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Scabby Mouth

Scabby mouth (contagious ecthyma, pustular dermatitis, orf) has been recognised by sheep producers for many years as a costly disease in terms of reduced productivity and profitability.

Scabby mouth is a viral disease affecting sheep which is easily transmitted by other infected animals. Although lambs are at greatest risk, all sheep are potential targets.

The scabby mouth virus develops and grows on damaged skin caused by contact with thistles, hay, coarse pastures and stubbles. Feedlot environments and the use of pelleted feed are also conducive to virus development by causing abrasions around the mouth and making sheep more vulnerable to infection.

Clinical signs may vary between sheep, however cool areas such as the surface layers of the skin around the face and feet provide ideal environments for disease growth and development. The scabs are most commonly found on the mouth and lips, face, feet, teats and udders as well as the poll of rams. These sores can limit the ability of the sheep to feed and can cause lameness. The disease takes approximately 4 to 5 weeks to resolve.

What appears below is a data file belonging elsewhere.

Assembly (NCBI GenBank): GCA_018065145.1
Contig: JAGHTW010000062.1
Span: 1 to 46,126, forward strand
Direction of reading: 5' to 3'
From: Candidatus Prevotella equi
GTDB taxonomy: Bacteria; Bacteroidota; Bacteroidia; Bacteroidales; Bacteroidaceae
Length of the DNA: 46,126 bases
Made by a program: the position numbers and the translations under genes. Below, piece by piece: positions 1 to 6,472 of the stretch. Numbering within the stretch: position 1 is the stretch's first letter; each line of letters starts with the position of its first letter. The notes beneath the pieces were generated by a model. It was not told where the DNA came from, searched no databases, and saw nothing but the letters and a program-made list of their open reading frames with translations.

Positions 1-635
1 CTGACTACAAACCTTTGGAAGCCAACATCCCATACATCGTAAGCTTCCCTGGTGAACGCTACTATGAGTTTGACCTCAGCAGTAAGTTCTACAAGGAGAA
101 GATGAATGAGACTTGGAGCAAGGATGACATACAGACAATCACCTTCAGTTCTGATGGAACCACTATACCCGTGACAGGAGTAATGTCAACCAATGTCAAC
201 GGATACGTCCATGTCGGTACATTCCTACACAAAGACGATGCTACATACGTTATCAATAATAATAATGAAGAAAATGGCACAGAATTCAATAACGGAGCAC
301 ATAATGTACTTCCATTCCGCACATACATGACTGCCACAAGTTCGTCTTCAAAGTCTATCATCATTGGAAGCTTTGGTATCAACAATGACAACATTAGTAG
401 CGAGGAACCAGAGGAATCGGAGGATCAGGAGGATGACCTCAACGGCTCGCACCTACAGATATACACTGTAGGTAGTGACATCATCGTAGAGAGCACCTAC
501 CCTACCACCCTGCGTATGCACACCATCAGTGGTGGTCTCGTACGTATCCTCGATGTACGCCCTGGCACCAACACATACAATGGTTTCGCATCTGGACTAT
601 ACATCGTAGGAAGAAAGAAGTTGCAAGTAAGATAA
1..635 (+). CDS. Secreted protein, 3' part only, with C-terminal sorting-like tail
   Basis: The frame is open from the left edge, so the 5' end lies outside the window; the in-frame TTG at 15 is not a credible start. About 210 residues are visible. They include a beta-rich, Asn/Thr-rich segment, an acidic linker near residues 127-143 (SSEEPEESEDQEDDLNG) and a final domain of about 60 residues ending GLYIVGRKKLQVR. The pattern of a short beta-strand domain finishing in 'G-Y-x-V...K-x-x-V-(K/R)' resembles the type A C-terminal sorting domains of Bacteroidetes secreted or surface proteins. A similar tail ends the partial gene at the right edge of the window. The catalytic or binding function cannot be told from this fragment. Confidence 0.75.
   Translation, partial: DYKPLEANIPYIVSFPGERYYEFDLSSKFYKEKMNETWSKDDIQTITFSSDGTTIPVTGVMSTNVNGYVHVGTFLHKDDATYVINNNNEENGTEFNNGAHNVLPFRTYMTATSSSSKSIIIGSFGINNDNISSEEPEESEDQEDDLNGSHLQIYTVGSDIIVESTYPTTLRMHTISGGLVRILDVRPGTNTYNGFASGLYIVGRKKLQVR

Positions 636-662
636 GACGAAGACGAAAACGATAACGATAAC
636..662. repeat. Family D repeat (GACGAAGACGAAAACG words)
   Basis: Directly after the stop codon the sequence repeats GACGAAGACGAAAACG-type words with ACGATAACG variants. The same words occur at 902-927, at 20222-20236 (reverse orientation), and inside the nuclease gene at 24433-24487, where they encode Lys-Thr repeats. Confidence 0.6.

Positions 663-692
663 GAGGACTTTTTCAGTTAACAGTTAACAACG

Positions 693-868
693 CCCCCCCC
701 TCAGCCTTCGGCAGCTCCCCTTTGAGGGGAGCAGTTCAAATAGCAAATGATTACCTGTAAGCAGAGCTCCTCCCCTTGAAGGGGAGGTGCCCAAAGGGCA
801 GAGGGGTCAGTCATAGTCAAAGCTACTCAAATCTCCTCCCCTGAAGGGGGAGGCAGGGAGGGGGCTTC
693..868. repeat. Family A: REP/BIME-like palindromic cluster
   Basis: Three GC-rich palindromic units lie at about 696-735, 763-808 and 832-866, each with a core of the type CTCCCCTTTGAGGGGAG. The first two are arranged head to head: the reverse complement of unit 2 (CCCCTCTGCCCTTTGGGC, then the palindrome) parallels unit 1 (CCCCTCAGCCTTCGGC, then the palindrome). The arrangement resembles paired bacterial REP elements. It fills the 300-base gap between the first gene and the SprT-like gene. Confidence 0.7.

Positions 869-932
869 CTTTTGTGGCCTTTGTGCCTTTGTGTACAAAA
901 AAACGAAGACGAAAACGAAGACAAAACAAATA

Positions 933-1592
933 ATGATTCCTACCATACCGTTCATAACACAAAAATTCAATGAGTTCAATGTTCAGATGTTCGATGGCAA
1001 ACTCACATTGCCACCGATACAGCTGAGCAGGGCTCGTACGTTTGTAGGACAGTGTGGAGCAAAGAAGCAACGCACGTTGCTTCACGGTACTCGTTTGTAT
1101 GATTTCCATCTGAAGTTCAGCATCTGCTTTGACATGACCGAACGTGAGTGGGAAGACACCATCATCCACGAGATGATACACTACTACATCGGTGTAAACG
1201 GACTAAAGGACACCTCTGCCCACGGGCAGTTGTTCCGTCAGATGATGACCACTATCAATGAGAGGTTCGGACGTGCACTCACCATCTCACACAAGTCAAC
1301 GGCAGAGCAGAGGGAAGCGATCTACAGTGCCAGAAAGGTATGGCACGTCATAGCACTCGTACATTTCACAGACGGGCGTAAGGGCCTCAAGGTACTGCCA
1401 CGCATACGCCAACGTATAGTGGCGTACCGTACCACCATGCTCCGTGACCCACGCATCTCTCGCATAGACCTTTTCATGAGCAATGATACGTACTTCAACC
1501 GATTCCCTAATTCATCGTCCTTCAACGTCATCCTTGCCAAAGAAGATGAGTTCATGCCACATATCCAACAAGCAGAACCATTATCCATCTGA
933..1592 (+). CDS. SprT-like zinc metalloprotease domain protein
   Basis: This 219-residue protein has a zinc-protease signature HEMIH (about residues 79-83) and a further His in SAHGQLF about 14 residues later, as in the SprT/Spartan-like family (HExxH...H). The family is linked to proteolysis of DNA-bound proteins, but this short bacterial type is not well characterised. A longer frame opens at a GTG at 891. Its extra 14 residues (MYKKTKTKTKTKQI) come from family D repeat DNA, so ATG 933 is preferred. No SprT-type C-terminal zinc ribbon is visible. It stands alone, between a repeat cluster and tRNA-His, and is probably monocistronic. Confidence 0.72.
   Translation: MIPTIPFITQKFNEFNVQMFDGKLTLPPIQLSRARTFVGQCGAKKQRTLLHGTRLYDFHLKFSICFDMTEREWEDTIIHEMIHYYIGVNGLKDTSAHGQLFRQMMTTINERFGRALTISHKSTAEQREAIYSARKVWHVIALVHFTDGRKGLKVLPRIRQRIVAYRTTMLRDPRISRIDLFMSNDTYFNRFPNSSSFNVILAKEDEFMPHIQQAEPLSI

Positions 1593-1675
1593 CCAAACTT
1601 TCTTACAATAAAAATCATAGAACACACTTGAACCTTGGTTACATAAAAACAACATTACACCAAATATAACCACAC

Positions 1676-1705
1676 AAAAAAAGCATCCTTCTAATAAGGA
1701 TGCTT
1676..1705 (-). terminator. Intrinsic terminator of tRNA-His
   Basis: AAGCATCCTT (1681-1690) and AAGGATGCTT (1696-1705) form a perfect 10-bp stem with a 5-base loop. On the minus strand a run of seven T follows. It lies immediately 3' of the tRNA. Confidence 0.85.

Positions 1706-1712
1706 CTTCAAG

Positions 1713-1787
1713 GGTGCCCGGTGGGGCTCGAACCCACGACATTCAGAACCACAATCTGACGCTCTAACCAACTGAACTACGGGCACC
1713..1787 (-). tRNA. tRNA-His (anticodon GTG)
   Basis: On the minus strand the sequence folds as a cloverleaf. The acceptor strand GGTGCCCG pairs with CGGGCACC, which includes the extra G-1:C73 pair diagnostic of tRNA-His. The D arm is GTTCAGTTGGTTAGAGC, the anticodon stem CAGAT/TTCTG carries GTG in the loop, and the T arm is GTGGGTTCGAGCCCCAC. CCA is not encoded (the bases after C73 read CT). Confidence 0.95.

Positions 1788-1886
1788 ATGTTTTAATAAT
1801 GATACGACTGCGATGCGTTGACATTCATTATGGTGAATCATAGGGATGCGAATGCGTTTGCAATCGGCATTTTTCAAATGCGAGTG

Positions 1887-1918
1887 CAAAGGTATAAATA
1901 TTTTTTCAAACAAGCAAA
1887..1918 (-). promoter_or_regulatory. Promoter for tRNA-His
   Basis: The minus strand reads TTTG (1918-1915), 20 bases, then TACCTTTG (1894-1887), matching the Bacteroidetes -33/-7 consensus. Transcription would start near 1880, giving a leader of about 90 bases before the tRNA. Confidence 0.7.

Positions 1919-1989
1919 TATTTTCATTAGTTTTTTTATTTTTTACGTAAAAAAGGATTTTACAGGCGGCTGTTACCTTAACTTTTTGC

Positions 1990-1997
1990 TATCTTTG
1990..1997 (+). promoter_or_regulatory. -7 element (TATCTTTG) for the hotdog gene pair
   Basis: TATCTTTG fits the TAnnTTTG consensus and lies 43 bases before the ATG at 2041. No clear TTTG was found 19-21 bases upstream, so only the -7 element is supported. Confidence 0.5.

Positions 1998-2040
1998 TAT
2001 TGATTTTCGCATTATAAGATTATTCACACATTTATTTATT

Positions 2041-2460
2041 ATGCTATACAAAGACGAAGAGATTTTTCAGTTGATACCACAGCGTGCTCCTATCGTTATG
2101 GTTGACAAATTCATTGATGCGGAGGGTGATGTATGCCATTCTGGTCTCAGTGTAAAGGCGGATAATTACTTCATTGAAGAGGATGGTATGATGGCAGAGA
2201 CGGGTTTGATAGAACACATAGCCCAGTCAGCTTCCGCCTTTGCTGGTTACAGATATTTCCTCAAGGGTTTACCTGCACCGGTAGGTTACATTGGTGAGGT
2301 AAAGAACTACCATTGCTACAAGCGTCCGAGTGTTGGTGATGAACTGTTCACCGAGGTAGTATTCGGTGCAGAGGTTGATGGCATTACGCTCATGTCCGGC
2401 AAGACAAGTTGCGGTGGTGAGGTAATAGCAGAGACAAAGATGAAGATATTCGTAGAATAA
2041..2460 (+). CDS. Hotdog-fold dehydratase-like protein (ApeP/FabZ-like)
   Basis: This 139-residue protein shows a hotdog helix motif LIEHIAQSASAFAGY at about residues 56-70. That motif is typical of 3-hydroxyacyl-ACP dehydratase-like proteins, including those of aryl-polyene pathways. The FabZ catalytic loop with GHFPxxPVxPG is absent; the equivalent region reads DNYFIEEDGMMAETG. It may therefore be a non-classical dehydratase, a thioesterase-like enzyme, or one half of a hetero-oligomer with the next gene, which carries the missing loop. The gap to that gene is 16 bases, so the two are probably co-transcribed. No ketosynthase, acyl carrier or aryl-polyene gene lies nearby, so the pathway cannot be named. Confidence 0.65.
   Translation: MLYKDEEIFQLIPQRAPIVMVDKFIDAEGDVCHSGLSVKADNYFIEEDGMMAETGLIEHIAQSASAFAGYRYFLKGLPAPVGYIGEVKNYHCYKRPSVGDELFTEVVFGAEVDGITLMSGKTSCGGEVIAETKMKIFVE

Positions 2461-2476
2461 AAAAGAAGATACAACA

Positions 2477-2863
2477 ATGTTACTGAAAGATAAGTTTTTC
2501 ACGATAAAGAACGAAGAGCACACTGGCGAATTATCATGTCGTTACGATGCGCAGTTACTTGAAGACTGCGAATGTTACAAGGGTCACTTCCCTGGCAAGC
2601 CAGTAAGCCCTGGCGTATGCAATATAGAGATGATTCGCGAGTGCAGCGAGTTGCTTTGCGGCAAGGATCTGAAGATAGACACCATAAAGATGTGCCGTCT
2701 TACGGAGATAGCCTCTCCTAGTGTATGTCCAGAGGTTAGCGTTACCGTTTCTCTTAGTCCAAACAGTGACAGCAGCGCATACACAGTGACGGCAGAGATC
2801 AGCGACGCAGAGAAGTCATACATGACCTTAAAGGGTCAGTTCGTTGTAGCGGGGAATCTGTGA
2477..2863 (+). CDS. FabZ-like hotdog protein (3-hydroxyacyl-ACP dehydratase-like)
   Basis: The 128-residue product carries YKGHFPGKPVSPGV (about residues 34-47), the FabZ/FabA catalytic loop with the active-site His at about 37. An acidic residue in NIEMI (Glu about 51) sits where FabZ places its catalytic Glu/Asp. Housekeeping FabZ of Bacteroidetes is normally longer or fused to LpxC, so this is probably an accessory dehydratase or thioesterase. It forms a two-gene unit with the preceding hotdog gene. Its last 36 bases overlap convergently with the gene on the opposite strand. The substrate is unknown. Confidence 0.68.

Morbidity rates can be as high as 100% while mortality rates can exceed 5% in severe cases as a result of complications such as blowfly strike, mastitis in ewes and secondary bacterial infections. Treatment is rarely beneficial, therefore grazing management and vaccination provide the best means of control.

As the movement of sheep between properties has increased, so has the spread of disease. The virus can survive on the wool and skin for long periods of time and in the environment for many years. Scabby mouth vaccination is a requirement for some export markets.

Scabby mouth is also an important zoonotic disease. Shearers and others working with infected sheep are at risk of contracting the disease by handling these animals. 

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